Even though Maryland has yet to permit any hydraulic fracturing for natural gas, emissions linked to the controversial drilling technique have been detected in the air in Baltimore and Washington, according to a new study.
In a paper published in the journal Atmospheric Environment, University of Maryland scientists reported finding that levels of ethane, a component of natural gas, rose 30 percent from 2010 through 2013 in air samples taken at a monitoring station in Essex.
A similar spike in ethane levels was detected at a monitor in Washington near Howard University - but not in Atlanta, where there is no fracking occurring in neighboring states.
The UM researchers say they couldn't find anything in Maryland that could account for such increases. Indeed, levels of other air pollutants responsible for summertime smog have declined significantly since the 1990s.
But in reviewing air circulation patterns in the Mid-Atlantic region, researchers found that the bulk of prevailing winds reaching Baltimore and Washington passed over areas of Pennsylvania, West Virginia and Ohio where there is widespread drilling for gas.
"What we’re trying to do is wave a little flag," said Sheryl H. Ehrman, a co-author of the paper and chair of UM's chemical and biomolecular engineering department. "It looks like we’ve got a problem. I think we’ve got a regional issue."
The study, which was underwritten in part by the Maryland Department of the Environment, comes as the Hogan administration mulls adopting regulations to allow hydraulic fracturing, commonly called "fracking," in western Maryland.
Rules proposed under former Gov. Martin O'Malley would mandate control and reporting of air emissions from wells. Hogan administration officials have yet to say whether they will stick with or change such requirements.
The General Assembly this year imposed a moratorium on fracking until October 2017, ostensibly so lawmakers can review whatever regulations are finalized before any drilling can begin.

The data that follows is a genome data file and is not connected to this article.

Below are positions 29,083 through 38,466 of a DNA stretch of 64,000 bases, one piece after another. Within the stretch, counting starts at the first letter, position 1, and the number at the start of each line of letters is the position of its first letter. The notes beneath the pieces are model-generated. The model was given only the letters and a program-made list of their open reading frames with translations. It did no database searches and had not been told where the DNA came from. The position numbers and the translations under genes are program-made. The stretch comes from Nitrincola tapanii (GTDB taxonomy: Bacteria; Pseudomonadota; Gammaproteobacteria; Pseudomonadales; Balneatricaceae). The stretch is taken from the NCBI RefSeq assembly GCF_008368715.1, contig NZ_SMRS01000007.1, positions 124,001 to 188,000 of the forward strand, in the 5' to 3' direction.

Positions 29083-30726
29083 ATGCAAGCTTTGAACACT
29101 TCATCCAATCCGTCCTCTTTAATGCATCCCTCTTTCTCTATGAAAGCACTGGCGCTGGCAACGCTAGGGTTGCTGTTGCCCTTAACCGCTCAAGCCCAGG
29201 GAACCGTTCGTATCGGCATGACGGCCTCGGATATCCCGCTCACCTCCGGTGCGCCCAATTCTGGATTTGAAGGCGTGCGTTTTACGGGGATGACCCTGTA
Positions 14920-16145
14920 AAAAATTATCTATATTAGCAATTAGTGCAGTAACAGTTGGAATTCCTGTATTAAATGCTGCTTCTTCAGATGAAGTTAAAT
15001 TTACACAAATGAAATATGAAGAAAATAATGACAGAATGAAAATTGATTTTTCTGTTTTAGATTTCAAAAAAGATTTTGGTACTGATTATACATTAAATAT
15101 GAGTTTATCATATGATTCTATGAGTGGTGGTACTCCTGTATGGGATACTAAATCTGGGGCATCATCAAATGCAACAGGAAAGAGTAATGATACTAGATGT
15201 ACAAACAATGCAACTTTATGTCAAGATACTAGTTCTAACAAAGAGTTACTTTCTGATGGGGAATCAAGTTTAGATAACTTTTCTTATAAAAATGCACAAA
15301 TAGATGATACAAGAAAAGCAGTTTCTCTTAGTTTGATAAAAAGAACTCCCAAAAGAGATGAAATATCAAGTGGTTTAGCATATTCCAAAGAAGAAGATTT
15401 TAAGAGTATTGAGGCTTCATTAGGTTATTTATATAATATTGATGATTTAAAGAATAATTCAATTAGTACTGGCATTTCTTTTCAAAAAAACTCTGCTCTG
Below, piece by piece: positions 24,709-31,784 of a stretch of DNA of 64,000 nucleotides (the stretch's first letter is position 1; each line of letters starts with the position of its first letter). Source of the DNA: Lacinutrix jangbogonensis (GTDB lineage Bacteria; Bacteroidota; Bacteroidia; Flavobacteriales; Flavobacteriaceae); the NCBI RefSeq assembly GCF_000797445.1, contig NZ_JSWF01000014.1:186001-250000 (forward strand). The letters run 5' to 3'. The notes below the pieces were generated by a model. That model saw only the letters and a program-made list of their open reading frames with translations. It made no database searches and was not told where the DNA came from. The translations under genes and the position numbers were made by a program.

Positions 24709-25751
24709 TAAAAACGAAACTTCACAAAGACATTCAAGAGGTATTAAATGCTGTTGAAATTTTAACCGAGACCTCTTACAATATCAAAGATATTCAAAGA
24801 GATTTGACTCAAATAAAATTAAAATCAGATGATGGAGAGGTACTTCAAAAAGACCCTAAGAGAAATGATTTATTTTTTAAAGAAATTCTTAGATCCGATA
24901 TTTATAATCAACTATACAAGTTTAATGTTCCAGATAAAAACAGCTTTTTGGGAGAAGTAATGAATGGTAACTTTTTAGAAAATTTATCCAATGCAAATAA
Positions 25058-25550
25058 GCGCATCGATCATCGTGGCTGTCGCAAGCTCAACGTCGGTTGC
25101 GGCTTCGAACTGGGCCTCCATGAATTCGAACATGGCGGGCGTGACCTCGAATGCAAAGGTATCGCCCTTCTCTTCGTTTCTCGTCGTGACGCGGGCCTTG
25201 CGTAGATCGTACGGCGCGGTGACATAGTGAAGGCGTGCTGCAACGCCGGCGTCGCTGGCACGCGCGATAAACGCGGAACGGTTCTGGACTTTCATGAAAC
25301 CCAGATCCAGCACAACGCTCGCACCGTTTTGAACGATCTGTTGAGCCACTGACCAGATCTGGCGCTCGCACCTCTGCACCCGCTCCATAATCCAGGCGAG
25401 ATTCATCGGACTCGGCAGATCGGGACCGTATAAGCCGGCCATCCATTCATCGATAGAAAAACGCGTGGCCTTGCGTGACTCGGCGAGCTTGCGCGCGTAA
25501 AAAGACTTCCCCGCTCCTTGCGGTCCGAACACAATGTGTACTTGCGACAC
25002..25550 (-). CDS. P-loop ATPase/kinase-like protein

Environmentalists and some scientists have raised concerns over the health and environmental impacts of air emissions and leaks from gas wells and their related operations. Ethane is a relatively minor ingredient of natural gas, while the main component is methane, a potent greenhouse gas.
But the ethane spike picked up by the UM study is "a canary in the coal mine," said Ehrman. There aren't similar data tracking climate-altering methane and other pollutants produced by gas extraction, she said.
"If we’re seeing the ethane what else might we be seeing?" she asked.
A Carnegie Mellon University study projects that gas production from the Marcellus shale formation, which stretches from New York through western Maryland to the Carolinas, could account for as much as 28 percent of the smog-forming air pollution in the region by 2020.
Smog-forming and fine particle emissions from fracking operations could undermine the progress made to date in clearing the air, Ehrman suggested.
Oil and gas industry representatives disputed the study. Joseph P. Massaro, spokesman for Energy in Depth, an arm of the Independent Petroleum Association of America, said the Environmental Protection Agency and others have determined that air emissions have declined in spite of, or because of, growing production of natural gas.
Using gas to produce energy generally produces less climate-altering carbon dioxide and other air pollution than would burning coal or oil. Where experts tend to differ is over the scale and impact of emissions released during "completion" of a gas well, from unintentional leaks and from related operations, such as gas compressor stations and heavy truck traffic.
Dan Whitten, spokesman for the American Natural Gas Alliance, contended methane releases have declined sharply in recent years as the industry increasingly practices "green" well completions, capturing emissions rather than letting them vent into the air.
Ehrman said that "hopefully we will see this downwind." But she noted that the Texas study's projections of growing air pollution have taken into account EPA air quality regulations on the books so far.
"There’s still room in there for development of more stringent rules to reduce emissions and increase monitoring at the state level," the UM researcher concluded, "and it’s there that regional cooperation would be helpful."